Amateurs and professionals studying birds at the end of the nineteenth century were a contentious, passionate group with goals that intersected, collided and occasionally merged in their writings and organizations. Driven by a desire to advance science, as well as by ego, pride, honor, insecurity, religion and other clashing sensibilities, they struggled to absorb the implications of evolution after Darwin. In the process, they dramatically reshaped the study of birds.
Daniel Lewis here explores the professionalization of ornithology through one of its key figures: Robert Ridgway, the Smithsonian Institution’s first curator of birds and one of North America’s most important natural scientists. Exploring a world in which the uses of language, classification and accountability between amateurs and professionals played essential roles, Lewis offers a vivid introduction to Ridgway and shows how his work fundamentally influenced the direction of American and international ornithology. He explores the inner workings of the Smithsonian and the role of collectors working in the field and reveals previously unknown details of the ornithological journal The Auk and the untold story of the color dictionaries for which Ridgway is known.
"This book does an excellent job of underlining the lasting value of Ridgway's work and those of his colleagues and rivals, and they form the basis of just about every aspect of modern bird study."—Martin Collinson, Birdwatch~Martin Collinson, Birdwatch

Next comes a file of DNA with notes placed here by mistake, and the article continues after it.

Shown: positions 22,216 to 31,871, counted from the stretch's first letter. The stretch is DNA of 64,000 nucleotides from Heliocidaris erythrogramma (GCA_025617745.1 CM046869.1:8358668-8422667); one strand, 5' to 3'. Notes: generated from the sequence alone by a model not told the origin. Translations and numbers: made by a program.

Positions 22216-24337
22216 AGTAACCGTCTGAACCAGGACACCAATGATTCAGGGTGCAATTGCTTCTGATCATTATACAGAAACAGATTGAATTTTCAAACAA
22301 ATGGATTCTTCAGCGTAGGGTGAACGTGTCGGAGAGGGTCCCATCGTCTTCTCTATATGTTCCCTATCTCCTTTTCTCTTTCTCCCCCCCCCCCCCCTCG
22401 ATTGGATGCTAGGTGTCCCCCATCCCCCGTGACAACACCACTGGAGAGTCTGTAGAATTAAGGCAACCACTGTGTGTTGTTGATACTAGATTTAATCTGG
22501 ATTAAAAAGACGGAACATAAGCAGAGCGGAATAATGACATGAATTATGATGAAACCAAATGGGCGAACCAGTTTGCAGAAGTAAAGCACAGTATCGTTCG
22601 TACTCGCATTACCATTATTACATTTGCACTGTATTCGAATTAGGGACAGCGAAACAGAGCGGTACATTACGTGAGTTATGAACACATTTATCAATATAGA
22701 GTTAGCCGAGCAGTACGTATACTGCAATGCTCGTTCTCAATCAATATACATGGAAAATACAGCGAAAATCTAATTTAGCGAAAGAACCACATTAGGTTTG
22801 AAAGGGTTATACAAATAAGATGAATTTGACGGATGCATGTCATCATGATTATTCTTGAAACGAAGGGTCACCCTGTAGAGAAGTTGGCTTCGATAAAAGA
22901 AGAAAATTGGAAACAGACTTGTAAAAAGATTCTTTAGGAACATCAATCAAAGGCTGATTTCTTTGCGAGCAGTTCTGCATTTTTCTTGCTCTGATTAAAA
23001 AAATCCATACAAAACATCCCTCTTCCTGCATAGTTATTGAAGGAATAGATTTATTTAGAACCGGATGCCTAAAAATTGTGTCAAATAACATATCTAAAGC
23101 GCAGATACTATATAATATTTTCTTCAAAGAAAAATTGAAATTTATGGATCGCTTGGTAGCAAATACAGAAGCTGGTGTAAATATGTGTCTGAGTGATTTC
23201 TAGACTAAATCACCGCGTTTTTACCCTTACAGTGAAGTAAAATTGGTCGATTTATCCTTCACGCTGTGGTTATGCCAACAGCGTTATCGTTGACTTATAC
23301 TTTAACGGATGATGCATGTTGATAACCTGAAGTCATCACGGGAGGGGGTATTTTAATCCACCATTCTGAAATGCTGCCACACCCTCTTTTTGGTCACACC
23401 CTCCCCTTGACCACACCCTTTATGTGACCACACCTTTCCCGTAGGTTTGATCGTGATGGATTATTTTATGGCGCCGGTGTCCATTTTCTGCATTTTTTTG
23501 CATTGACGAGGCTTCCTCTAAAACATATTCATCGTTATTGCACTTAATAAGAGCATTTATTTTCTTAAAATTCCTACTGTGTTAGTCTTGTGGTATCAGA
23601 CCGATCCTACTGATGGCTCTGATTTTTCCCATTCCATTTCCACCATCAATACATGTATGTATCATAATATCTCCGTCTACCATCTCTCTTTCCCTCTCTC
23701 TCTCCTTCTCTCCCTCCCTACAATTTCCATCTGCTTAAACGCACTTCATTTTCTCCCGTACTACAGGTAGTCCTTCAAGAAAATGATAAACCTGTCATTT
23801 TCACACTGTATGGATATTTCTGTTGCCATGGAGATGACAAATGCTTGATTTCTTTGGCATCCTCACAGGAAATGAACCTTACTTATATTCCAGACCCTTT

"Lewis weaves the story of Robert Ridgway and his ornithological career expertly through the historical context of the late 19th and early 20th centuries and the emergence of modern ornithology. The book is full of interesting historical tidbits. . . This book belongs in every academic and museum library and should appeal to anyone with an interest in the historical roots of modern ornithology." —William E. Davis, American Ornithologist's Union~William E. Davis, American Ornithologist's Union
~Richard Mearns, British Ornithologist's Union
"This is a welcome and thoroughly researched contribution to the history of ornithology in North America." —Richard Mearns, British Ornithologist's Union
"Lewis's account draws deeply and meticulously from a vast assortment of primary sources. As a museum curator himself, he insightfully highlights the values of objects—that is, the mortal remains of birds—as vital sources and the history and values of natural history museum. Lewis's voice is enthusiastic, straightforward, and sometimes even playful."—Julianne Lutz Warren, Environmental History~Julianne Lutz Warren, Environmental History
“The Feathery Tribe introduces an important scientist along with his professional coterie and their struggles to establish ornithology in America . . . Lewis demonstrates the considerable value of scientific biography as historians continue to explore the significance of the field sciences to the history of science.”—Frederick R. Davis, Isis~Frederick R. Davis, Isis